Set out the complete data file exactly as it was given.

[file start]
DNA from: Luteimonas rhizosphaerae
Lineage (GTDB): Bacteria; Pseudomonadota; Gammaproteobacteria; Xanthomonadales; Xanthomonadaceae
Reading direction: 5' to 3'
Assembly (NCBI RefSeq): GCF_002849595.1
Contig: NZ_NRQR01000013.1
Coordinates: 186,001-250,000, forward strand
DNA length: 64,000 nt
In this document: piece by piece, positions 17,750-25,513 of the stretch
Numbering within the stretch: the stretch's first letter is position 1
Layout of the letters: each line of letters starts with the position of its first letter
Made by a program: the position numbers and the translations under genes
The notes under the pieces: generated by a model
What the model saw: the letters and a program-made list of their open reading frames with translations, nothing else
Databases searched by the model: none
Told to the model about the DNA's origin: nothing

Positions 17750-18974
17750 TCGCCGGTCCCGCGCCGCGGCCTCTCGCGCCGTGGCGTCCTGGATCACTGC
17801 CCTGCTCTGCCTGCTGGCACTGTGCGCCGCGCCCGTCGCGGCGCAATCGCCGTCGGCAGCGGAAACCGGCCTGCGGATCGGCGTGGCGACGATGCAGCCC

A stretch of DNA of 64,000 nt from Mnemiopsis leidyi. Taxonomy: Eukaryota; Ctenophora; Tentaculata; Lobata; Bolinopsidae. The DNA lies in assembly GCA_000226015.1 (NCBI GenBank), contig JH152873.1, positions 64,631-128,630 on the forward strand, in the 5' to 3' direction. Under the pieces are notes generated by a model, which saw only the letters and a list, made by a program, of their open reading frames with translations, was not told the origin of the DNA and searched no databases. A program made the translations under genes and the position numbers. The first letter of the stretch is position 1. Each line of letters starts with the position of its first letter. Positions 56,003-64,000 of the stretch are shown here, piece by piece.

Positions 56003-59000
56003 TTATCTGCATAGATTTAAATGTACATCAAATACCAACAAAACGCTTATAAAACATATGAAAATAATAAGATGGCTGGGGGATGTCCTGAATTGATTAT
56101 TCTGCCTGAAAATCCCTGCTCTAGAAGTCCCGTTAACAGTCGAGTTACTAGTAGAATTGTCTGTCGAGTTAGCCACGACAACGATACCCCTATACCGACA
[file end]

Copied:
DNA from: Luteimonas rhizosphaerae
Lineage (GTDB): Bacteria; Pseudomonadota; Gammaproteobacteria; Xanthomonadales; Xanthomonadaceae
Reading direction: 5' to 3'
Assembly (NCBI RefSeq): GCF_002849595.1
Contig: NZ_NRQR01000013.1
Coordinates: 186,001-250,000, forward strand
DNA length: 64,000 nt
In this document: piece by piece, positions 17,750-25,513 of the stretch
Numbering within the stretch: the stretch's first letter is position 1
Layout of the letters: each line of letters starts with the position of its first letter
Made by a program: the position numbers and the translations under genes
The notes under the pieces: generated by a model
What the model saw: the letters and a program-made list of their open reading frames with translations, nothing else
Databases searched by the model: none
Told to the model about the DNA's origin: nothing

Positions 17750-18974
17750 TCGCCGGTCCCGCGCCGCGGCCTCTCGCGCCGTGGCGTCCTGGATCACTGC
17801 CCTGCTCTGCCTGCTGGCACTGTGCGCCGCGCCCGTCGCGGCGCAATCGCCGTCGGCAGCGGAAACCGGCCTGCGGATCGGCGTGGCGACGATGCAGCCC

A stretch of DNA of 64,000 nt from Mnemiopsis leidyi. Taxonomy: Eukaryota; Ctenophora; Tentaculata; Lobata; Bolinopsidae. The DNA lies in assembly GCA_000226015.1 (NCBI GenBank), contig JH152873.1, positions 64,631-128,630 on the forward strand, in the 5' to 3' direction. Under the pieces are notes generated by a model, which saw only the letters and a list, made by a program, of their open reading frames with translations, was not told the origin of the DNA and searched no databases. A program made the translations under genes and the position numbers. The first letter of the stretch is position 1. Each line of letters starts with the position of its first letter. Positions 56,003-64,000 of the stretch are shown here, piece by piece.

Positions 56003-59000
56003 TTATCTGCATAGATTTAAATGTACATCAAATACCAACAAAACGCTTATAAAACATATGAAAATAATAAGATGGCTGGGGGATGTCCTGAATTGATTAT
56101 TCTGCCTGAAAATCCCTGCTCTAGAAGTCCCGTTAACAGTCGAGTTACTAGTAGAATTGTCTGTCGAGTTAGCCACGACAACGATACCCCTATACCGACA